With NATs there is no clear, coherent and stable concept of network identity. From the outside these NAT-filtered interior devices are only visible as transient entities.
Policy based mechanisms that are based on network identity (e.g. Policy QoS) cannot work through NATS
Normal forms of IP mobility are broken when any element behind the NAT attempts to roam beyond its local private domain. Solutions are possible to this, generally involving specific NAT-related alterations to the behavior of the Home Agent and the mobile device.
Applications that work with identified devices, or that actually identify devices (such as SNMP and DNS) require very careful configuration when operating an a NAT environment.
NATs complicate the use of multi-homing by a site in order to increase the reliability of their Internet connectivity. In general NATs and multi-homing are a very complex configuration.
More generically, NATs break the flexible end-to-end model of the Internet.
So can NATs scale into larger, broader more versatile networks? The answer is no, unfortunately not.
NATs are a short term expediency that is currently turning into a longer term set of overriding constraints placed on the further evolution of the Internet. Not only do new applications need to include considerations of NAT traversal, but we appear to be entering into a situation where if an application cannot work across NATs than the application itself fails to gain acceptance. We seem to be locking into a world that is almost the antithesis of the Internet concept. In this NAT-based world servers reside within the network and are operated as part of the service-provider's role, while end devices are seen as 'dumb' clients, who can establish connections to servers but cannot establish connections between each other. The widespread use of NATs appear to be reinforcing a reemergence of the model of 'smart network, dumb clients'.
So what's the answer?
If we accept NATs as a fact of the Internet the set of potential applications and related services that fail to work with NATs could grow larger over time.
The Internet will be locked into a client / server model of interaction and will loose the true potential of a massive system of diverse edge systems capable of interacting in ways that are constantly evolving.
And if we deliberately phase out NATs then we will need an address space that is appreciably larger than IPv4. In this approach IPv6 looks like our only current option.
On the other hand, the engineering of aplications that work across NATs is continually improving. New Application Level Gateways (ALGs) are being developned and existing ones are being enhanced. Newly written apps are typically aware of NAT traversal issues, and manage to make it easy in those situations where it's not possible to make it seamless. If NATS really are in the majority in today's network then this makes some sense. If you want to field a product or service across as large a market as possible then there is little choice but to the product or service NAT-agile. Of course such ALGs often work by introducing a new form of endpoint identity, an application-specific identity. Its logical to then expect some form of equivalence between various forms of application-specific identities, and it may well be that we want to translate one form of identity for another.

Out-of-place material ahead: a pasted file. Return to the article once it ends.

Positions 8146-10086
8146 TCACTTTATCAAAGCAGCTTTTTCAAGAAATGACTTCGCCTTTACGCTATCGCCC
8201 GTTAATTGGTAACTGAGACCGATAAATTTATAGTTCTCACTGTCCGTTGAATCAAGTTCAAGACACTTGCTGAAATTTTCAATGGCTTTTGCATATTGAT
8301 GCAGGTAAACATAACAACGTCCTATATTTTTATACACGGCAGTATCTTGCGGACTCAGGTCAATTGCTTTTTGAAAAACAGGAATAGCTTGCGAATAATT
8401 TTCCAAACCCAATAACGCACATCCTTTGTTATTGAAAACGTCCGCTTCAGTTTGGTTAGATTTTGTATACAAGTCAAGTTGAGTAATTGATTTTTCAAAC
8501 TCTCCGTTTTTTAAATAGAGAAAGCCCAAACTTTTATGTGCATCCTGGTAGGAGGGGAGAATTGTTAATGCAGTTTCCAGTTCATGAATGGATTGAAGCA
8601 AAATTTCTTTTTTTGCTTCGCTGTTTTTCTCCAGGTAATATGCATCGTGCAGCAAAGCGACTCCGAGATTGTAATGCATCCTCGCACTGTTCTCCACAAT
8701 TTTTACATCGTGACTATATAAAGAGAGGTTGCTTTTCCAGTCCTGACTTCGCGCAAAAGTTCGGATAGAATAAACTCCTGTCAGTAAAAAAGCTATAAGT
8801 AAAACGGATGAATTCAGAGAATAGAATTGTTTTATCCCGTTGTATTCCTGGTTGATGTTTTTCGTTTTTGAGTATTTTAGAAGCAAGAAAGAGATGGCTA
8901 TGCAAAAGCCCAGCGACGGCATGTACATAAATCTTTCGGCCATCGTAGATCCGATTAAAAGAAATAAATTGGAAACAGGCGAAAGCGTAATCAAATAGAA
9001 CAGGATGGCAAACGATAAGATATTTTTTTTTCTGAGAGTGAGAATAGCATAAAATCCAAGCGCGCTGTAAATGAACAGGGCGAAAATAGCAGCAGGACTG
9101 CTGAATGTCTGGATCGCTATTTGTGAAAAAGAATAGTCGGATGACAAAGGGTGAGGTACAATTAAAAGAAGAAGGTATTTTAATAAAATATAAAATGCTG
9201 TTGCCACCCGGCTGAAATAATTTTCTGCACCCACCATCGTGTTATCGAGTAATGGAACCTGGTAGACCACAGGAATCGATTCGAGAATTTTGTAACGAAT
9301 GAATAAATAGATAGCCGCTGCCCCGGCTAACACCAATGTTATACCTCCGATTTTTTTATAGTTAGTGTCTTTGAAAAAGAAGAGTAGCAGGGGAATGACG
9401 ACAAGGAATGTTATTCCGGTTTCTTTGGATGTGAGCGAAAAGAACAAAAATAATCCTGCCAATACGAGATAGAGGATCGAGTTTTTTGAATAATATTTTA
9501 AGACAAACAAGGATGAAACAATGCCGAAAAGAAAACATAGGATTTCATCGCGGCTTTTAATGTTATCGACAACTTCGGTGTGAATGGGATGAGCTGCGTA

In considering NATs it seems that we are back to the very basics of networking. The basic requirements of any network are "who", "where" and " how", or "identity", "location" and "forwarding". In the case of IP all these elements were included in the semantics of an IP address. Maybe, just maybe, as we look at the longer term developments of IP technology, one potential refinement may be the separation of end point identity to that of location.
If we ever venture down such a path I trust that such as move towards the use of explicit identities does not generate a complementary deployment of Network Identity Translators, or NITs, to complement a continued widespread use NATs!
The above views do not represent the views of the Internet Society, nor do they represent the views of the author’s employer, the Telstra Corporation. They were possibly the opinions of the author at the time of writing this article, but things always change, including the author's opinions!
GEOFF HUSTON holds a B.Sc. and a M.Sc. from the Australian National University. He has been closely involved with the development of the Internet for the past decade, particularly within Australia, where he was responsible for the initial build of the Internet within the Australian academic and research sector. Huston is currently the Chief Scientist in the Internet area for Telstra. He is also a member of the Internet Architecture Board, and is the Secretary of the APNIC Executive Committee. He was an inaugural Trustee of the Internet Society, and served as Secretary of the Board of Trustees from 1993 until 2001, with a term of service as chair of the Board of Trustees in 1999 – 2000. He is author of The ISP Survival Guide, ISBN 0-471-31499-4, Internet Performance Survival Guide: QoS Strategies for Multiservice Networks, ISBN 0471-378089, and coauthor of Quality of Service: Delivering QoS on the Internet and in Corporate Networks, ISBN 0-471-24358-2, a collaboration with Paul Ferguson. All three books are published by John Wiley & Sons.